The upper and lower overcoat molds were wetted with a solution of 120 mM CaCl-10 mM HEPES. A 2% solution of Na alginate was prepared by the method of Example 1 with a volume sufficient to form a 20 μm overcoat. One half of the Na alginate solution was placed in the overcoat mold. The coated core was washed with 120 mM NaCl-10 mM HEPES exhaustively, and was carefully placed in the overcoat mold. The second half of the Na alginate solution was placed in the overcoat mold. The upper overcoat mold was pressed on to the lower overcoat mold and clamped. The assembly was immersed in a 120 mM CaCl2 -10 mM HEPES solution for 30 minutes to crosslink the alginate. The two mold halves were separated and the overcoated coated core (complete bioartificial implant) removed.
Host Balb/C mice were rendered diabetic by IP injection of 250 mg/kg of streptozotocin at 50 mg/ml in 0.1 M citrate buffer, pH=4.5, several days prior to implantation. Bioartificial implants prepared according to Example 4 containing 2000-3000 islets were inserted into the peritoneal cavity through an abdominal incision and the mice were sutured.
|Cited Patent||Filing date||Publication date||Applicant||Title|
|US3093831 *||Oct 22, 1959||Jun 18, 1963||Jordan Gerhard Paul Wilhelm||Artificial gland|
|US4241187 *||Mar 27, 1979||Dec 23, 1980||United States Of America||Method and apparatus for cell and tissue culture|
|US4282317 *||Feb 21, 1979||Aug 4, 1981||Roth Jonathan N||Pectin culture media and method|
|US4322298 *||Jun 1, 1981||Mar 30, 1982||Advanced Blood Component Technology, Inc.||Centrifugal cell separator, and method of use thereof|
|US4378016 *||Jul 15, 1981||Mar 29, 1983||Biotek, Inc.||Artificial endocrine gland containing hormone-producing cells|
|US4391909 *||May 1, 1981||Jul 5, 1983||Damon Corporation||Microcapsules containing viable tissue cells|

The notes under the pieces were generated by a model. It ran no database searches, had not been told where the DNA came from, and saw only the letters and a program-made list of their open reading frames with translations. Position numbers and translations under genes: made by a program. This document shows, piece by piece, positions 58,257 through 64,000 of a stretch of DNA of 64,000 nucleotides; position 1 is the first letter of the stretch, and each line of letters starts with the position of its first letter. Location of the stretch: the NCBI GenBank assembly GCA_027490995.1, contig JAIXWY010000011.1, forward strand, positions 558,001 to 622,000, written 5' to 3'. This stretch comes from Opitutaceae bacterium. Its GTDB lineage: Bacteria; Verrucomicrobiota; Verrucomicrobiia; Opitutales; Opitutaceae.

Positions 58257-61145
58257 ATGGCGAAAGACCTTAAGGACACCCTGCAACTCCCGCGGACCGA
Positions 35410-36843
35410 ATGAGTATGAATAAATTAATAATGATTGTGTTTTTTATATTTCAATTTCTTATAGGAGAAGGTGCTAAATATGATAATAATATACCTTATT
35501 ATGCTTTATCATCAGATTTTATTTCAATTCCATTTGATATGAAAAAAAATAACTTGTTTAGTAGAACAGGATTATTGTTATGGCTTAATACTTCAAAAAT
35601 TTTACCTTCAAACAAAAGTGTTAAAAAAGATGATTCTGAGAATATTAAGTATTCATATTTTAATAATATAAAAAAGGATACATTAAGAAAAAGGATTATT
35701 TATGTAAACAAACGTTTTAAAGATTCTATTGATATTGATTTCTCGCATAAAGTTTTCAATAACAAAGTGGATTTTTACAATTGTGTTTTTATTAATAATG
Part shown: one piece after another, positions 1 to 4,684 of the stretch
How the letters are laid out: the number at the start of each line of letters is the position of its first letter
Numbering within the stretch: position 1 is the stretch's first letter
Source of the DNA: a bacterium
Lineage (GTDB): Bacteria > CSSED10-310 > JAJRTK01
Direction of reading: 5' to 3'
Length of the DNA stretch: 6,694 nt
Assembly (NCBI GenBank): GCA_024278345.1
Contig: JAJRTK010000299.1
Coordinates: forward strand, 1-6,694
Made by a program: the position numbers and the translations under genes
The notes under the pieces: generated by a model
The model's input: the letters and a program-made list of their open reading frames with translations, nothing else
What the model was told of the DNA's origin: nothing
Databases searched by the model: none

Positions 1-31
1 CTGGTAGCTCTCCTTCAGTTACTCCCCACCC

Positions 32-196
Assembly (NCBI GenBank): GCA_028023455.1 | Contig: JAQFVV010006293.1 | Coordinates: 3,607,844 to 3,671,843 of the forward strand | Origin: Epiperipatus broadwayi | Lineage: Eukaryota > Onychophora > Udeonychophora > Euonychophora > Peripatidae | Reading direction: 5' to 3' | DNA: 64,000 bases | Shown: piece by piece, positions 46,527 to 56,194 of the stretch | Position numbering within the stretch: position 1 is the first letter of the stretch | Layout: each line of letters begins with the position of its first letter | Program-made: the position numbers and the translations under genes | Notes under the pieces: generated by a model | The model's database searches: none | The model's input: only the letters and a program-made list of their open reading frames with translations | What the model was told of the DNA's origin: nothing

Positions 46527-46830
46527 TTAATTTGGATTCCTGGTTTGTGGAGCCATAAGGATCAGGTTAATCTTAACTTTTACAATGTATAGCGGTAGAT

|US4402694 *||Jul 16, 1981||Sep 6, 1983||Biotek, Inc.||Body cavity access device containing a hormone source|
|US4424132 *||Jan 29, 1982||Jan 3, 1984||Asahi Kasei Kogyo Kabushiki Kaisha||Apparatus and method for separating blood components|
|US4686098 *||May 14, 1984||Aug 11, 1987||Merck & Co., Inc.||Encapsulated mouse cells transformed with avian retrovirus-bovine growth hormone DNA, and a method of administering BGH in vivo|
|US4696286 *||May 22, 1986||Sep 29, 1987||The Regents Of The University Of California||Coated transplants and method for making same|
|US4699141 *||Jan 16, 1986||Oct 13, 1987||Rhode Island Hospital||Neovascularization|
|US4892538 *||Nov 17, 1987||Jan 9, 1990||Brown University Research Foundation||In vivo delivery of neurotransmitters by implanted, encapsulated cells|
|US5015476 *||Aug 11, 1989||May 14, 1991||Paravax, Inc.||Immunization implant and method|
|US5106627 *||Nov 14, 1990||Apr 21, 1992||Brown University Research Foundation||Neurological therapy devices|
|US5116494 *||Mar 25, 1991||May 26, 1992||W. R. Grace & Co.-Conn.||Artificial pancreatic perfusion device with temperature sensitive matrix|
|US5141581 *||Aug 8, 1991||Aug 25, 1992||Markham Harold A||Implants with a cover which resists formation of firm spherical encapsulation|
|US5156844 *||Feb 26, 1992||Oct 20, 1992||Brown University Research Foundation||Neurological therapy system|